CAPE MAY — The seance table, antique Ouija board, gummy worms in the soup dishes on the opulently set Victorian dining table, and the bleeding eyeballs atop the red velvet cake on the sideboard at the Emlen Physick Estate are clues that this is not your average old-house tour.
But neither is the man who is conducting an informal visit through this three-story haunted house of sorts your average tour guide.
Because even in this place of impeccable historical credentials — all of Cape May is considered a National Historic Landmark city, and this house may be ground zero in the largest collection of seaside Victorian-era structures in the nation — Craig McManus is here to find ghosts.
“This really is ground zero for a lot of the ghost activity in Cape May. … This place is the quintessential haunted house,” says McManus, 55, of Ridgewood, of the house museum operated by the Mid-Atlantic Center for the Arts and Humanities (MAC). He is a medium who says he can commune with said ghosts and has authored five books of Cape May ghost stories.
“In a house like this, you find a very specific form of residual energy,” McManus contends. “And there are a lot of places throughout Cape May that have this kind of energy. But I always tell people that a house is haunted only if the ghosts are at home.”
McManus says that, as a child, he thought channeling ghosts was what every other kid also was doing when dead relatives began talking to him as he lay in his bed at night trying to go to sleep. Later, during a retail career in the wine and chocolate business in North Jersey, he embraced the idea of actually working with spirits of a different kind.
After visiting Cape May numerous times, he began writing a column called “The Ghost Writer” for a local publication, Exit Zero. He was called upon by local homeowners and innkeepers to help deal with the spirits they said were residing in their premises. He eventually turned some of the columns into his first book, The Ghost of Cape May, which he self-published. He sold out the first 3,000 copies one summer season at local shops. Four more volumes on the same topic have followed.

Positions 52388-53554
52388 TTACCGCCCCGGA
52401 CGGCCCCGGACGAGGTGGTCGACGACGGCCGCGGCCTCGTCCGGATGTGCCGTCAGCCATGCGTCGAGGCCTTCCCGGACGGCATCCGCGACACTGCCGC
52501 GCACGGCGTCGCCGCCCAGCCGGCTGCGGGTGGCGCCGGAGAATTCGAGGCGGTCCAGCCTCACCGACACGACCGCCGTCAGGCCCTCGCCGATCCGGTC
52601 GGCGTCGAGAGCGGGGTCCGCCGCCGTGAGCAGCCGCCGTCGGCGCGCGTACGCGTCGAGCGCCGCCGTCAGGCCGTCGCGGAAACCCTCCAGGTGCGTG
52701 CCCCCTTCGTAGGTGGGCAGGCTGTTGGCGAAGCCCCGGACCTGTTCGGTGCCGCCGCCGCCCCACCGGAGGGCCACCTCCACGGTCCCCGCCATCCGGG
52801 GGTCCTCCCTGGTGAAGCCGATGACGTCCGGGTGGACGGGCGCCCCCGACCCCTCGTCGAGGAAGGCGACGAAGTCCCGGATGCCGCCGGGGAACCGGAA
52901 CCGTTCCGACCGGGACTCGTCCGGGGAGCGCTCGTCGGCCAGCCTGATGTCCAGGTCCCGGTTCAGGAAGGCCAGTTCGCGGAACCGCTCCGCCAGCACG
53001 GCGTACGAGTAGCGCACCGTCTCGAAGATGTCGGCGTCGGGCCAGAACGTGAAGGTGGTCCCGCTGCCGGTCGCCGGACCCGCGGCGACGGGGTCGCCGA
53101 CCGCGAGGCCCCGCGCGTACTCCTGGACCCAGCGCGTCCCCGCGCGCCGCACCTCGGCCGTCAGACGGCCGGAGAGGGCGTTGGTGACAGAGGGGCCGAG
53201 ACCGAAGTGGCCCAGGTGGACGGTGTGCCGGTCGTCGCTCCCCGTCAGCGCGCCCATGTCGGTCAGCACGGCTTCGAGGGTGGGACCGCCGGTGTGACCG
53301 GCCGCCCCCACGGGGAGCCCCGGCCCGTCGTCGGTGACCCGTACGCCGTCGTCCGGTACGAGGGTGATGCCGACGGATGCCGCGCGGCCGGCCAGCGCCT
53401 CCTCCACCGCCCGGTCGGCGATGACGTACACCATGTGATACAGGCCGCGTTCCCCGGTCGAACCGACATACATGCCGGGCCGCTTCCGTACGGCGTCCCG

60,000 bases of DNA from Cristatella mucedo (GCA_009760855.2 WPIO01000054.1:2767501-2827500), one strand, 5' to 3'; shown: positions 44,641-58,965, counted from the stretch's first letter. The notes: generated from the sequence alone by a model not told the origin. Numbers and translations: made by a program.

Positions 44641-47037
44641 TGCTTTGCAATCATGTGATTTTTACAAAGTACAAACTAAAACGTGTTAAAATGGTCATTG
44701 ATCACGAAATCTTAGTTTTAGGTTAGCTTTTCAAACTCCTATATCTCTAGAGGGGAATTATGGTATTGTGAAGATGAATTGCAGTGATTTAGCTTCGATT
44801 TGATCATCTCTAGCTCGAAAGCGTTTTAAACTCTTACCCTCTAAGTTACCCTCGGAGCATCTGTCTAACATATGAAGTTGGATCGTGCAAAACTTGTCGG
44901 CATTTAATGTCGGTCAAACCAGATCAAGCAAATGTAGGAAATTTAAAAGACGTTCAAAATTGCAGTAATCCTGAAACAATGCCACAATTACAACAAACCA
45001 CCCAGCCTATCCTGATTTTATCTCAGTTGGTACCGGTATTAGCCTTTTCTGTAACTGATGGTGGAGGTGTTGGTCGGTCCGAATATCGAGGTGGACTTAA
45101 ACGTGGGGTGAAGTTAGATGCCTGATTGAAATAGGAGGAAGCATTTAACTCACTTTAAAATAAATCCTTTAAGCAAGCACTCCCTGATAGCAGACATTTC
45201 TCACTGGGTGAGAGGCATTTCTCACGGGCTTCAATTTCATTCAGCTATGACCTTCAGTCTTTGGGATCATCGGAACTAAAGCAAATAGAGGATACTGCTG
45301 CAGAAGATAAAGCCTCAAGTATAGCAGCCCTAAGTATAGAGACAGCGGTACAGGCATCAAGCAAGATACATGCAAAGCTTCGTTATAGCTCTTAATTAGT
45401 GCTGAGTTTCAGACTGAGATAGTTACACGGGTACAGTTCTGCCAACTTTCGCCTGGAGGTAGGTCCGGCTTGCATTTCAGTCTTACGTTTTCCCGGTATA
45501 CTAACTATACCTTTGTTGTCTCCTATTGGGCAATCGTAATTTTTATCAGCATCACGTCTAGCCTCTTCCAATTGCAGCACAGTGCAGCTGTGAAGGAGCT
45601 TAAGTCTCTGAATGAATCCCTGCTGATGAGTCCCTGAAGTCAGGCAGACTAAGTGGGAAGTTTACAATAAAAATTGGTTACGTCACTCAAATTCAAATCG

And whether or not you believe in things that go bump in the night, ghost tours in Cape May and elsewhere, from Savannah to Los Angeles, are booming, according to travel experts.
But nothing much was happening on this particular day, as McManus made his way through the period pieces and antiques — some of which are original to the 18-room house designed by acclaimed American architect Frank Furness and built in 1879 in stick-Victorian style for Physick, a Philadelphia physician who lived there with his mother and two aunts.
But according to McManus, the house has been rocking on certain nights when he says the ghosts of previous inhabitants — possibly the mother and aunts of the original owner — have made thumping noises, sighed loudly, sent out chilly blasts of air, and created other distractions for visitors and staff members in the historic site.
Ben Ridings, a registrar for MAC’s antiquities, said he has experienced quite a few odd occurrences inside the Physick house since he’s been working there in the last several years, including one day when he arrived early to await the arrival of volunteers who were going to help decorate the museum for Christmas.
“I clearly heard two women having a conversation and just assumed a couple of the volunteers had arrived early,” Ridings recalled. “But when I started to look around for them, it became clear that no one else was in the house or had shown up yet for the day. … The lights were still out, the doors were still locked. It was kind of spooky … but after a while you get used to stuff like that.”
The skeletons seated at the dining table and lounging in the bedrooms upstairs and mannequins dressed in various scary costumes, such as the old gypsy conducting a seance in the parlor, add to the spooky atmosphere of the old mansion. Ultimately, visitors can digest the historical information about the mansion and its Victorian inhabitants with a side of Halloween fun, according to Susan Krysiak, a spokeswoman for MAC.
“Our Halloween tours are always among our most popular throughout the year,” said Krysiak. “It’s scary how much fun people have with the tours.”
Krysiak said the center partnered with McManus in the early 2000s and has allowed him to be its “resident ghost expert” after deciding that such tours and activities fit well with its mission to preserve and cultivate the town’s history.
“That was a question that we really asked ourselves … but Victorians were very much into spiritualism, especially just after the Civil War, when many wanted to commune with their loved ones who had been lost in the war,” Krysiak said.
So among its perhaps more mainstream offerings — such as workshops on Victorian cuisine and how to become an innkeeper — its Halloween ghost tours, mystery dinners, and other events centered on the paranormal account for about 10 percent of the nonprofit organization’s annual ticket sales. McManus’ annual seances and his “Walk with the Ghost Writer” tours often sell out a year in advance, Krysiak said.
Included on that tour is the Colonial House, an anomaly among a sea of Victorians that is believed to have been built in the 1730s and is the oldest structure in Cape May. Visitors don’t even have to go inside the house to see a ghost. The apparition of a woman in an upper-floor window has been reported for decades.
“There are a lot of old spirits left here,” said Harry Bellangy, a historian for the Cape May Historical Society which operates the Colonial House Museum. “But we try to have fun with it … because it gets people interested in the building, interested in the history.”
For more information about MAC’s Halloween offerings now through Tuesday: www.capemaymac.org or 609-884-5404.